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What Every Parent Should Know Once Their Child Turns 18
As your child reaches the milestone of graduating from high school and turns 18 years old, it’s crucial to understand that you will no longer have the authority to make medical decisions on their behalf or have access to their medical records without their explicit consent.
This transition marks a significant shift in legal responsibility. As parents, you will no longer have the power to make important decisions for your child, whether they pertain to medical treatments or legal matters. To ensure that your child’s interests are protected and that you can act on their behalf when necessary, it is essential for them to have certain legal documents in place.
Firstly, your child should have a Durable Power of Attorney, in which your child appoints an agent and gives that agent the authority to make legal and financial decisions on your child’s behalf. This document allows the agent to handle matters such as managing the child’s bank accounts, signing contracts, or dealing with legal proceedings if your child becomes incapacitated.
Secondly, a Medical Power of Attorney is crucial in granting an agent the ability to make medical decisions for your child if the child is unable to do so himself. This grants an agent the authority to work with healthcare professionals and make informed choices about your child’s healthcare and treatment options.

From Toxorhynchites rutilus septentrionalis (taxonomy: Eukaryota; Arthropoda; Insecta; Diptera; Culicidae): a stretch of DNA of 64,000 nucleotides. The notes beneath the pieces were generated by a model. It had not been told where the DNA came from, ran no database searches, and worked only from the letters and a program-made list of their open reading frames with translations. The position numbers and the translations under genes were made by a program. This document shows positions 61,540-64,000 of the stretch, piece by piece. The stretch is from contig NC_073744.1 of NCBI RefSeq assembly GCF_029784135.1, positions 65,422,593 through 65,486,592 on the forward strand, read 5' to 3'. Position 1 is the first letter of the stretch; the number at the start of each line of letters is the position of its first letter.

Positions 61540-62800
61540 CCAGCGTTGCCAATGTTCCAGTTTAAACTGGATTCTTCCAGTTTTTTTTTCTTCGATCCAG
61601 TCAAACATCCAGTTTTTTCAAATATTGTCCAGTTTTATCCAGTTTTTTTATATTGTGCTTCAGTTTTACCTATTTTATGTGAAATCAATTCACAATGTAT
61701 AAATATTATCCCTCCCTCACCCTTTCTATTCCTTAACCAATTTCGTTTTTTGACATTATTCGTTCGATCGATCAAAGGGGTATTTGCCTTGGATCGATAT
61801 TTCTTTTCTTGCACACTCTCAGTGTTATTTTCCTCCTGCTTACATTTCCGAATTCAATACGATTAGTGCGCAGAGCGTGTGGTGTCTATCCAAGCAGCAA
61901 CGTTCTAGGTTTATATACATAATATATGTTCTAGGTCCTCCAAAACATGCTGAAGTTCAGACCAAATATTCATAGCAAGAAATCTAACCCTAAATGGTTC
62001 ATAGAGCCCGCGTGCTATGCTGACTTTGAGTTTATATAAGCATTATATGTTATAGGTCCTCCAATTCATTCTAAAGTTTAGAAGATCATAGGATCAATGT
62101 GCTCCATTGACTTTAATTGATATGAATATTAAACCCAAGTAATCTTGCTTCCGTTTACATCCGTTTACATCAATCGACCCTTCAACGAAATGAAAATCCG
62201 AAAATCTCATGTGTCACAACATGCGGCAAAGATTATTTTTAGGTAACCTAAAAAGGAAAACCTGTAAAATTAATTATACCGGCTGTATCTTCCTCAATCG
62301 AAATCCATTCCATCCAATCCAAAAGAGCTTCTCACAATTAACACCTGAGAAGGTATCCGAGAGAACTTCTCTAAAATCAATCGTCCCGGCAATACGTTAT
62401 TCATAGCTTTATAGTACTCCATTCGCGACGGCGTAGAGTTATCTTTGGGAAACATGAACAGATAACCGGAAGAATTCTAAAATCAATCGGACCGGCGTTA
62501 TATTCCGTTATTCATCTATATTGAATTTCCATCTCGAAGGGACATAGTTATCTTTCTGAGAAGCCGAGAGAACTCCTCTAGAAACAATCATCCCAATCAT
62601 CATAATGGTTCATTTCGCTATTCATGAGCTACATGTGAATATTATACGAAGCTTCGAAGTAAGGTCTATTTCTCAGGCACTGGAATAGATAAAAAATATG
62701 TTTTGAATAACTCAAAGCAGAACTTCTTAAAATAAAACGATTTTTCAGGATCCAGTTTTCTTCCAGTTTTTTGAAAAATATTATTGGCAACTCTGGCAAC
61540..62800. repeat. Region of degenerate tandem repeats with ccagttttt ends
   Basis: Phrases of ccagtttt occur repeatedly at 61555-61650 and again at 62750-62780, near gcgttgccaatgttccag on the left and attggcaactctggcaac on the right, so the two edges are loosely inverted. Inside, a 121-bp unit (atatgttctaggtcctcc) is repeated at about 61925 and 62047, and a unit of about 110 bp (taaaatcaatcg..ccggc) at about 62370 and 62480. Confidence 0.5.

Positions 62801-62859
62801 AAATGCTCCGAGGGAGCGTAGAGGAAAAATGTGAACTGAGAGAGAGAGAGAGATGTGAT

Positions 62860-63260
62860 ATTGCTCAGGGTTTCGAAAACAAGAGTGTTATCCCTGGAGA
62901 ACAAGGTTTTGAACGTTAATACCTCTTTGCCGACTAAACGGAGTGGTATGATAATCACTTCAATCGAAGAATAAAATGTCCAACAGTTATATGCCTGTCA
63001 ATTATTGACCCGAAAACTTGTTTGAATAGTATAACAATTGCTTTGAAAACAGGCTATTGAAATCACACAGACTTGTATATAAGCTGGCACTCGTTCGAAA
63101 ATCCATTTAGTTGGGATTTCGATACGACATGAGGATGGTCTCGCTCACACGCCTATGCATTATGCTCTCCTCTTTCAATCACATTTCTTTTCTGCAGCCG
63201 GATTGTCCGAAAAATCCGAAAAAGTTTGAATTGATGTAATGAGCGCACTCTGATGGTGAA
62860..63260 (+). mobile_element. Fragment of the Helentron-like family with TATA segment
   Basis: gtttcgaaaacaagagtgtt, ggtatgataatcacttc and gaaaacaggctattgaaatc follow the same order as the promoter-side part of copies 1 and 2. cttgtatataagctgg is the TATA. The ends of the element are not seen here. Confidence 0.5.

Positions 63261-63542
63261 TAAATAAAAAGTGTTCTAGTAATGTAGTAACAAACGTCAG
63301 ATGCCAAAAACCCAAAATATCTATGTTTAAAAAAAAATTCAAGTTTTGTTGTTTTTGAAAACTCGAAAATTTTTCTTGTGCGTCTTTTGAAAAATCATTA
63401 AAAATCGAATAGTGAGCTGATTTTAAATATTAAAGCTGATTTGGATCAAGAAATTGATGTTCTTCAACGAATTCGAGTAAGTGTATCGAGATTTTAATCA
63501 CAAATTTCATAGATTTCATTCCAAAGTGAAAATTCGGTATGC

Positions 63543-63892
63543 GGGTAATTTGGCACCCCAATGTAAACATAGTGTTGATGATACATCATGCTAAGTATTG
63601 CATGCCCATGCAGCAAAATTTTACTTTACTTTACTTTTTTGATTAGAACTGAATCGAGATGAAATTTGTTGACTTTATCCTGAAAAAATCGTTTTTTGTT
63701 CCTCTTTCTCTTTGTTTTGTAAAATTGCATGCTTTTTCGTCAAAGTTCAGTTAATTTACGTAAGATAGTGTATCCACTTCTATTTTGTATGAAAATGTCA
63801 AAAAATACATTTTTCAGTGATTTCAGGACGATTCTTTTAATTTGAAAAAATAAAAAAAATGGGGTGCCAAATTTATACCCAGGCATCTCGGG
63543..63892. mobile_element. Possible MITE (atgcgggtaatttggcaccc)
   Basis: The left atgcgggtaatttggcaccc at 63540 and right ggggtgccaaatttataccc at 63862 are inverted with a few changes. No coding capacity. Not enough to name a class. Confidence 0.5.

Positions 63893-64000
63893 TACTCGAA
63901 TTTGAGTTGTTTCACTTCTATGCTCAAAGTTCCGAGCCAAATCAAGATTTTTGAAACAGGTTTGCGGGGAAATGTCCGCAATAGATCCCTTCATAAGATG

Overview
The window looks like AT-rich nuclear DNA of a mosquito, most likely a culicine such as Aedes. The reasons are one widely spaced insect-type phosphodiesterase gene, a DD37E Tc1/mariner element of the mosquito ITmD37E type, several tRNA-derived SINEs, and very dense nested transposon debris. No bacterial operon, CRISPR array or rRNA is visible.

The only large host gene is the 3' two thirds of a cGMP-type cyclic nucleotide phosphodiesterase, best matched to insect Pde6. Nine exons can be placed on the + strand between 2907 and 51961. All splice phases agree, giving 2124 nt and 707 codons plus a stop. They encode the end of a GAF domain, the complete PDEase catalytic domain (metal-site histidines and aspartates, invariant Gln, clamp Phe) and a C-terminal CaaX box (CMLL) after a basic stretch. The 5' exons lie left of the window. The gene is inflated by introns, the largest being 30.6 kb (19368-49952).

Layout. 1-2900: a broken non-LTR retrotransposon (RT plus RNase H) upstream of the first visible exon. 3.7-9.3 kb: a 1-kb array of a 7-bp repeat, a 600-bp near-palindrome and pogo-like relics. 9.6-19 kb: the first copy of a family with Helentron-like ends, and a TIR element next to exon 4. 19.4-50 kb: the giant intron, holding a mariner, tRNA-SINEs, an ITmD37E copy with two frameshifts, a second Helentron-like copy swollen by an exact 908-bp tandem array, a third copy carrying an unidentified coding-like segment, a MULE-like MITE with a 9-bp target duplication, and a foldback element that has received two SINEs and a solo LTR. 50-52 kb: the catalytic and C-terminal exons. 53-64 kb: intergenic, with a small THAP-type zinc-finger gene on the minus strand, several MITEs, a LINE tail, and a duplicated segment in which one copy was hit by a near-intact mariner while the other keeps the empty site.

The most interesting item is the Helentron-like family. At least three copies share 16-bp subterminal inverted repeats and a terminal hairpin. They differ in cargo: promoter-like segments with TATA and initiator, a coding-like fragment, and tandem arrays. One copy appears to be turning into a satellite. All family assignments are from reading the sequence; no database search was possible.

Lastly, a HIPAA Release is necessary for you to access your child’s medical records when needed. The Health Insurance Portability and Accountability Act (HIPAA) protects an individual’s medical information and privacy. Without a HIPAA Release, healthcare providers are legally prohibited from sharing your child’s medical records with you once they turn 18.
These legal and medical matters may seem daunting, but it is essential to address them to ensure your child’s well-being and to be prepared for any unforeseen circumstances. You should have open and honest discussions with your child about these topics, emphasizing the importance of establishing these documents to protect their interests.
By taking the necessary steps to secure a Durable Power of Attorney, a Medical Power of Attorney, and a HIPAA Release, your young adult child can ensure that an agent has the legal authority to act on his or her behalf. Additionally, the agent can make medical decisions for your child if necessary and can access your child’s medical records if and when the need arises.